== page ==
FERGUSON, Missouri — Protests in Ferguson died down Wednesday night as snow fell and Thanksgiving approached, but one group used the evening to take their message across town to an upscale mall on the other side of St. Louis.
The protest began as a procession of cars — what one participant described as a "car march" — wound through the St. Louis metro area with hazard lights flashing and horns blaring. It was a curious form of protest: Unless someone explained what was happening it was hard to tell what it meant. However, it enabled the protesters to cover a significant distances and kept people warm on a particularly cold and wet night.
The procession visited the sites where three young black men have been killed by police since August. They were Vonderrit Myers, who was killed on Oct. 8; Kajieme Powell, who was killed on Aug. 19; and Michael Brown, who was killed on Aug. 9. When the group reached the site of Brown's death, participants gathered in a circle while organizers delivered speeches in the falling snow.
The theme that emerged from the gathering was "peaceful disruption," which organizers explained as bringing grievances to members of the St. Louis community who might otherwise be isolated from them.
Then the group put that principle into practice at the St. Louis Galleria.
After several minutes of speeches, the protesters got back in their cars and drove across town to the upscale shopping center. Half an hour before the mall closed, about 30 people gathered near a three-story Christmas tree and suddenly began shouting: "We are Mike Brown."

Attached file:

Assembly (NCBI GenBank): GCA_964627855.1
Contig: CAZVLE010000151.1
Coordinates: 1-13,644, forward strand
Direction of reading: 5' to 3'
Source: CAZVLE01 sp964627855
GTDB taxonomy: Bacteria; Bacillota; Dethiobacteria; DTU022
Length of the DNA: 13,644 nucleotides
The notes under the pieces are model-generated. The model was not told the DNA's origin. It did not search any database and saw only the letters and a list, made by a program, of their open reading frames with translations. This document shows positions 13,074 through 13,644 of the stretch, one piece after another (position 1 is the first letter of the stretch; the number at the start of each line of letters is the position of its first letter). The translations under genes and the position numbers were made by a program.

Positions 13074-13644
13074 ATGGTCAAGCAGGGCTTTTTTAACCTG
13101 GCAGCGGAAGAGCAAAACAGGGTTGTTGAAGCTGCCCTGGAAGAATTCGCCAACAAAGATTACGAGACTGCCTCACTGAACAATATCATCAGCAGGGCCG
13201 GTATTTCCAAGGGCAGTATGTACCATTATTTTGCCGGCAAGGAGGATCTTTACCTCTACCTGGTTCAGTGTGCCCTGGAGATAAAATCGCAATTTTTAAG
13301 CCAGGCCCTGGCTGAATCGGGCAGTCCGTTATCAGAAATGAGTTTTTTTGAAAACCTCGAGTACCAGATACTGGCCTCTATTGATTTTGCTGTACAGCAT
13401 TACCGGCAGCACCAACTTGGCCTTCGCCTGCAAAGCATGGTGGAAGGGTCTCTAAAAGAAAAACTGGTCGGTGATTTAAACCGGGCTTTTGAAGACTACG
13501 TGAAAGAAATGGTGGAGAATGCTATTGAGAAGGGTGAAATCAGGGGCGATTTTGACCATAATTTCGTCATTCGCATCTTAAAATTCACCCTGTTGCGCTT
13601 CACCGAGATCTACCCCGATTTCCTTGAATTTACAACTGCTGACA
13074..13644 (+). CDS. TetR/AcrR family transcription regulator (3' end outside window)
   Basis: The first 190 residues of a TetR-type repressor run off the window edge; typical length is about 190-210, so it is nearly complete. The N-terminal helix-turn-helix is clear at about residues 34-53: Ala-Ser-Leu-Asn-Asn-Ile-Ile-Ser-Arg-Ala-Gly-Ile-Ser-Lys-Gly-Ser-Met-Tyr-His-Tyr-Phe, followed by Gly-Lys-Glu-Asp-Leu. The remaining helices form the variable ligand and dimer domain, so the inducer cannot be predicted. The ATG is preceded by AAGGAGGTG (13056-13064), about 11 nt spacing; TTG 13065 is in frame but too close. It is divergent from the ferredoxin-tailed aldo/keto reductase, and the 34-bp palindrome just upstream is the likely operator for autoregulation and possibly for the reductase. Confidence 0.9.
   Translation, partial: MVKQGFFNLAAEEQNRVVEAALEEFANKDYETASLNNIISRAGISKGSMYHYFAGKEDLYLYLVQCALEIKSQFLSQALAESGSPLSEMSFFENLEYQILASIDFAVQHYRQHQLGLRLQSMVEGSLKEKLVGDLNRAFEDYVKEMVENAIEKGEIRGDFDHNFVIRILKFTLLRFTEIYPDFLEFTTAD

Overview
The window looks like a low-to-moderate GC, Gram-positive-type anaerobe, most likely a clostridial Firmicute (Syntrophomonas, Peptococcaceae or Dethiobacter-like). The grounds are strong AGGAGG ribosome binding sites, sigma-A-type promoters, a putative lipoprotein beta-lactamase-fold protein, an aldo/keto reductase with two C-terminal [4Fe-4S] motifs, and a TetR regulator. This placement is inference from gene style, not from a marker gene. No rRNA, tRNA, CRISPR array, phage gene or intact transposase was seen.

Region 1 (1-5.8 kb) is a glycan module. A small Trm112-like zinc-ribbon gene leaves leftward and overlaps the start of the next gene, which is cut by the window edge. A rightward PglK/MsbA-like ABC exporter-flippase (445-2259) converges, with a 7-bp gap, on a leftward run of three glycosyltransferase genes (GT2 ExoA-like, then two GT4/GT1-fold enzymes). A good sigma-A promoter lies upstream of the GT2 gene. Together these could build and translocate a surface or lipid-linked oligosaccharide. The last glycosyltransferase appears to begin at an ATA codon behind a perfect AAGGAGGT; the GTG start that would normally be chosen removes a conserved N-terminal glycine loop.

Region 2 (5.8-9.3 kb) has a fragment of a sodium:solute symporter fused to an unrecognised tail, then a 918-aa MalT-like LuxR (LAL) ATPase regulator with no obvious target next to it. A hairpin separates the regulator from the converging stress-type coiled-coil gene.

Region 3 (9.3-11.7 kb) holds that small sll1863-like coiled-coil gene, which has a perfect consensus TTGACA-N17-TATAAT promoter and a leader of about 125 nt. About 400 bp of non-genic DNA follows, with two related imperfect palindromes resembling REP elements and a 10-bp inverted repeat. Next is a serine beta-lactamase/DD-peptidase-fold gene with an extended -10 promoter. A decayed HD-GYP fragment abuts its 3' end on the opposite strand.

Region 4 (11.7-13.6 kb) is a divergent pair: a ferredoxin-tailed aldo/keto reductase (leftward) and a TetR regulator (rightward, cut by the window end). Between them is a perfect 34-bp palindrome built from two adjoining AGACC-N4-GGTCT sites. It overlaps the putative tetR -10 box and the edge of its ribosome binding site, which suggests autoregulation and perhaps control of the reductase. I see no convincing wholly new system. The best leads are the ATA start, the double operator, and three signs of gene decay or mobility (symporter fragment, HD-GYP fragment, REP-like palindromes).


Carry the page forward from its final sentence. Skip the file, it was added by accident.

The effect was startling; the cavernous halls and hard surfaces amplified the sound, drawing onlookers on several levels of the mall. Three clerks at a nearby Verizon kiosk stared and smiled as they took pictures with their cameras.
The group eventually marched up and down the length of the mall, still chanting. A couple of mall security guards trailed them, but the response was mostly positive. An employee at a Clarks shoe store saluted with a fist from behind a glass door as the group passed. Upstairs, Trevion Ellis — who was shopping at the Champs sporting goods store when he heard the shouting — called the protest "inspiring" and said he agreed with the message.
The demonstration ended around 9 p.m., when the mall closed and the protesters returned to their cars as peacefully as they had come. Outside, two lines of Missouri Highway Patrol troopers stood alongside a National Guard Humvee, but most never went inside.
The protest offered a number of surprising juxtapositions — people chanting that "killer cops have to go" in front of The Gap — but the location wasn't an accident. Paul Muhammad, one of the organizers of the event, told BuzzFeed News that the idea was to peacefully disrupt an economic center.
"The government, the taxpayers, they respond to economics," Muhammad said.
For Muhammad, the racial and class problems in Ferguson have economic roots. The black community in Ferguson lacks economic resources, he said, but some people in other St. Louis communities — for example those who might be shopping at the Galleria — haven't been directly confronted with that issue. Hence the choice to bring the protest to them.
"We don't keep our money in the black community," he said. "So I think it's important to affect the economics."